Chipping away

A touring sculpture exhibition is recasting traditional ideas about the artform as a male arena

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Picture a sculptor at work and, whatever your gender, it will likely be an image of a man chipping away at stone or welding metal. It’s hardly surprising – sculpture was a man’s domain until well into the 20th century, and even when sculptors like Barbara Hepworth and Elisabeth Frink became successful in the 1950s and 1960s, attitudes towards them were often sexist and belittling.

In art school and subsequent careers, women were guided into “softer” areas like textiles and stitchery, marginalised from the history of art.

The exhibition Breaking the Mould: British Sculpture by Women since 1945, at Yorkshire Sculpture Park and then touring, including the Ferens Gallery in Hull, sets out to redress this bias. The exhibition presents the incredibly diverse output of 50 post-war sculptors. The works are selected from the more than 1,000 works of sculpture in the Arts Council Collection. As if to drive home the point, only about a quarter of the works in its collection are by women, and most of these have been collected in the past couple of decades.

“It’s a gradual process but the picture is changing,” says Natalie Rudd, curator at Yorkshire Sculpture Park. “A whole generation has paved the way and the landscape is more positive now, with big solo exhibitions by women, which wasn’t always the case.”

Many women artists became pioneers of “soft” sculpture, embracing soft materials and textiles, sometimes consciously as a political tool. One example in the exhibition is the American artist Jann Haworth who came to prominence in the 1960s. “She uses cloth, latex and sequins, to carve out a territory that men wouldn’t encroach on,” says Rudd.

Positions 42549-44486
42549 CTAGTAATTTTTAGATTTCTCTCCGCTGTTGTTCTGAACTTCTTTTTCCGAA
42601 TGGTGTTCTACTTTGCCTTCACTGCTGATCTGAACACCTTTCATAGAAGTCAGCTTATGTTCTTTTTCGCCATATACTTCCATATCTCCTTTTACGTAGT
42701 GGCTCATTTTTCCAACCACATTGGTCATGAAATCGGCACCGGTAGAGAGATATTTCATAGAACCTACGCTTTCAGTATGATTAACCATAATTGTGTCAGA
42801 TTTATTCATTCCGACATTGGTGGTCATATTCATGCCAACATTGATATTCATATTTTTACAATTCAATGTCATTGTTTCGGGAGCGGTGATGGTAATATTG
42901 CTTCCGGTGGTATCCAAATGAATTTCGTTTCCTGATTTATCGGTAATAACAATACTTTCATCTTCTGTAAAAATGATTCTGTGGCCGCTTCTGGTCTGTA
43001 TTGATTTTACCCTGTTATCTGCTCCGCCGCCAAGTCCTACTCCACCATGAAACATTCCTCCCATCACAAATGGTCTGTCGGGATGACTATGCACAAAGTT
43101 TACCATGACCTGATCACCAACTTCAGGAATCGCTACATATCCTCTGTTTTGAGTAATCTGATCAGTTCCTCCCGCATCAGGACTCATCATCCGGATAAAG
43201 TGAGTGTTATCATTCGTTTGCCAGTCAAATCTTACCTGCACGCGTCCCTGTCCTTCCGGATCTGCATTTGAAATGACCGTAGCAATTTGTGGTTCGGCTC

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“Other women have used the macho-aesthetic as a strategy. Rachel Whiteread works on a monumental scale but traces the history of domestic space. Cornelia Parker sees her work as spanning the gender spectrum, where – to paraphrase her own words – you can shout and you can whisper.”

Embracing rather than fearing domesticity and the “pram in the hall”, women artists can now mine the creative potential of, for example, motherhood, in ways their mothers and grandmothers could not. Pioneering works include Mary Kelly’s six-part installation Post-Partum Document (1973-1979).

“The exhibition is making a strong and positive statement about their subjects and experiences,” says Rudd. “They are simple, accessible ideas that can be explored across generations.”

Women use their lives, their bodies and their direct experiences, arguably exploring more private and painful themes than men do, and so push more boundaries. They use everyday objects and materials to express themselves because traditionally it’s what was available to them. Stuffed tights and rotting flowers are both implicit and explicit echoes of constrained lives, domesticity recast in playful, knowing, sardonic and powerful ways.

The exhibition is more than a chance to see the works, it’s an exploration of how women artists over the post-war decades have found (and filled) the literal spaces to make and show their work. The exhibition also acts as a research project. “As well as presenting the works, we collected interviews and statements from 30 women artists through our research network,” says Rudd

Only a handful of the 50 may be household names but that reflects the sexism of the art world, with which the media has colluded. Because women’s art generally has less monetary value, it is less collected and therefore less visible in galleries – and vice versa.

“We still have to be cautious, because disparities remain in the way works enter collections,” says Rudd. “The ‘little woman’ attitude is still not far from the surface.”

This exhibition shows that despite – and because of – being pushed into non-traditional forms and materials, women sculptors are now choosing them to create work that is fearless, honest and powerful.

Breaking the Mould: Sculpture by Women since 1945 is on 29 May-5 Sept at the Longside Gallery, Yorkshire Sculpture Park, then touring, including 2 July-2 Oct at the Ferens Art Gallery, Hull

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